• Churchland, Patricia S. 2013. Preface to Quine, Willard Van Ormson. 2013 [1960]. In Word and object, 2nd edn. Cambridge, Mass: MIT PressGoogle Scholar

  • Cinque, Guglielmo & Richard S. Kayne (eds.). 2005. The Oxford handbook of comparative syntax. Oxford: Oxford University PressGoogle Scholar

  • Cornips, Leonie. 2014. Socio-syntax and variation in acquisition: Problematizing monolingual and bidialectal acquisition. Linguistic Variation 14(1). 1–25.CrossrefGoogle Scholar

  • Cornips, Leonie E. A. & Karen P. Corrigan (eds.). 2005. Syntax and variation : Reconciling the biological and the social. Amsterdam: John Benjamins.Google Scholar

  • Deen, Kamil U. 2016. Myths, magic, and poorly drawn battle lines: Commentary on Evans 2014. Language 92(1). 197–200.CrossrefGoogle Scholar

  • Dennett, Daniel C. 1975. Why the law of effect will not go away. Journal for the Theory of Social Behaviour 5. 169–187. Reprinted in (1978). Brainstorms : Philosophical essays on mind and psychology, 71–89. Montgomery, Vt.: Bradford Books.CrossrefGoogle Scholar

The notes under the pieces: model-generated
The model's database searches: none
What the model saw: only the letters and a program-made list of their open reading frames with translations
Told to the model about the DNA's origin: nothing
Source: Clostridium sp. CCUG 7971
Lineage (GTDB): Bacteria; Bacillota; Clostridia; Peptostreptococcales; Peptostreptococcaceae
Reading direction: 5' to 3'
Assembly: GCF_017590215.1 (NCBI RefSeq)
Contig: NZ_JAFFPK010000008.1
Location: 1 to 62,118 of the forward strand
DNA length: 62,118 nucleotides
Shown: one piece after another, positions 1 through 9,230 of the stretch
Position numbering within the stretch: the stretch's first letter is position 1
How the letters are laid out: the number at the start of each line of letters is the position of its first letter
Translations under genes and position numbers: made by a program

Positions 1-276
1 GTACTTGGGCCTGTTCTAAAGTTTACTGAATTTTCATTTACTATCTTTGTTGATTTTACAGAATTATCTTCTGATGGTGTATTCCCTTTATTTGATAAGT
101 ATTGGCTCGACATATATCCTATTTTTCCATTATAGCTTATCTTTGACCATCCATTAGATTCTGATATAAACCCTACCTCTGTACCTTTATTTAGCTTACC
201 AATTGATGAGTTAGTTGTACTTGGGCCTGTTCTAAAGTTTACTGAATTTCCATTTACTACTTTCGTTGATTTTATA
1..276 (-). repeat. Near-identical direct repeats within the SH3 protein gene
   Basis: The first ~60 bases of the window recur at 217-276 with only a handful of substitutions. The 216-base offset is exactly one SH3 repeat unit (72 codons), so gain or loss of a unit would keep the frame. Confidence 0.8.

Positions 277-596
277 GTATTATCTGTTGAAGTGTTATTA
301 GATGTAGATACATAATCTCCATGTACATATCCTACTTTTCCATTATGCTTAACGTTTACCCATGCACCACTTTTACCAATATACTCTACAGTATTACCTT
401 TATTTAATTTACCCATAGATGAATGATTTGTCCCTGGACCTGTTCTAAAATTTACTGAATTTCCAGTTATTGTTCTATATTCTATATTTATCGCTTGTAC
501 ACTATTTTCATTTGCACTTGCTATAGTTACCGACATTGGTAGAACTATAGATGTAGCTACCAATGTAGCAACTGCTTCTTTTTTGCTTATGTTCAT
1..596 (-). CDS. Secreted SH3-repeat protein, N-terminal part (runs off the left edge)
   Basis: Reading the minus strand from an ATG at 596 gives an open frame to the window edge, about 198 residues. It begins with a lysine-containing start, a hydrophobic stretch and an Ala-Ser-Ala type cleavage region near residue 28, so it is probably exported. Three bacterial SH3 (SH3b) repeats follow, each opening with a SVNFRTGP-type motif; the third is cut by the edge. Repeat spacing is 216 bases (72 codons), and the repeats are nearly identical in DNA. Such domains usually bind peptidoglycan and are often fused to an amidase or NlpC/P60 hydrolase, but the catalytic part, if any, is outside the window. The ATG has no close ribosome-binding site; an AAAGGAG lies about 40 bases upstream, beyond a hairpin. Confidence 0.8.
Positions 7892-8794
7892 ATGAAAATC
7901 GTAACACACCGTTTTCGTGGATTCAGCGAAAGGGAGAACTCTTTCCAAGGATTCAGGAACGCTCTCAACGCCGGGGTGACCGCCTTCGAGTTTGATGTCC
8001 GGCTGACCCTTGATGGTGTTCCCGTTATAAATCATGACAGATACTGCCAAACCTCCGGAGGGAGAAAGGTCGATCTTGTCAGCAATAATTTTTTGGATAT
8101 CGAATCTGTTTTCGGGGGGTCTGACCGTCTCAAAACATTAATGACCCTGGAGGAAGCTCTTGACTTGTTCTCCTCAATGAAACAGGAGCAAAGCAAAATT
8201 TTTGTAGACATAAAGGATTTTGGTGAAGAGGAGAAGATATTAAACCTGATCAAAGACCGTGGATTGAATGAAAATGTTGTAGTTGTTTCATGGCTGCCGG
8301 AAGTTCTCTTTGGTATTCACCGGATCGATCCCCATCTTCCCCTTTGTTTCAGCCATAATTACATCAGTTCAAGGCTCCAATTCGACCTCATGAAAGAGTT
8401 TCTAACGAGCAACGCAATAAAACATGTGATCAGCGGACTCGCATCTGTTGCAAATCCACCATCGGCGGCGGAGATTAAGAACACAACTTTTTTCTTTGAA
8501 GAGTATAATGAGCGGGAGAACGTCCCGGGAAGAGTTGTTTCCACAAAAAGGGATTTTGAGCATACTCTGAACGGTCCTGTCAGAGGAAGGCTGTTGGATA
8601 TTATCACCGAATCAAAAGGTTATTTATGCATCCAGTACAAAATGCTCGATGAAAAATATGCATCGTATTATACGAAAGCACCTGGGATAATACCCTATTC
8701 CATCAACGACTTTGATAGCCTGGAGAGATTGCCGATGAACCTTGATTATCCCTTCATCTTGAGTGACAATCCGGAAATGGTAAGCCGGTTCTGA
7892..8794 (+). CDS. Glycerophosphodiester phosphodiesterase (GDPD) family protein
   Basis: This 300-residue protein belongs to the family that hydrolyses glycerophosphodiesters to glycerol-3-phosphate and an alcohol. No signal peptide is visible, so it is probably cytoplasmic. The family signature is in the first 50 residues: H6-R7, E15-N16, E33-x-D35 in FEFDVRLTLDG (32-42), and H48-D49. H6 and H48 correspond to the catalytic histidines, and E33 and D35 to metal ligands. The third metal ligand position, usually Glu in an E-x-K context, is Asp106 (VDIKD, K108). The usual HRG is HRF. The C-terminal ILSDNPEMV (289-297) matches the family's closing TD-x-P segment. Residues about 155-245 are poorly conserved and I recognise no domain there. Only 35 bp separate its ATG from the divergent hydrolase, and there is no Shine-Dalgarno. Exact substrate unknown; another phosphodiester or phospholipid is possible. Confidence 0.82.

• Evans, Nicholas & Stephen C. Levinson. 2009. The myth of language universals: Language diversity and its importance for cognitive science. Behavioral and Brain Sciences 32(5). 429–448.CrossrefGoogle Scholar

  • Everett, Daniel. 2005. Cultural constraints on grammar and cognition in Pirahã. Current Anthropology 46(4). 621–646.CrossrefGoogle Scholar

  • Fitch, W. Tecumseh, Marc D. Hauser & Noam Chomsky. 2005. The evolution of the language faculty: Clarifications and implications. Cognition 97. 179–210.CrossrefGoogle Scholar

  • Fodor, Jerry A. 1968. The appeal to tacit knowledge in psychological explanation. The Journal of Philosophy 65(20). 627–640.CrossrefGoogle Scholar

  • Fodor, Jerry A. 2000. The mind doesn’t work that way: The scope and limits of computational psychology. Cambridge, Mass: MIT Press.Google Scholar

  • Goldberg, Adele E. 2006. Constructions at work : The nature of generalization in language. Oxford: Oxford University Press.Google Scholar

  • Goldberg, Adele E. 2016. Another look at the universal grammar hypothesis: Commentary on Evans 2014. Language 92(1). 200–203.CrossrefGoogle Scholar

  • Gross, Steven & Georges Rey. 2012. Innateness. In E. Margolis & S. Laurence (eds.), Oxford handbook on cognitive science, 318–360. Oxford: Oxford University Press.Google Scholar

  • Haegeman, Liliane M. V. 1994. Introduction to government and binding theory. Oxford: Blackwell.Google Scholar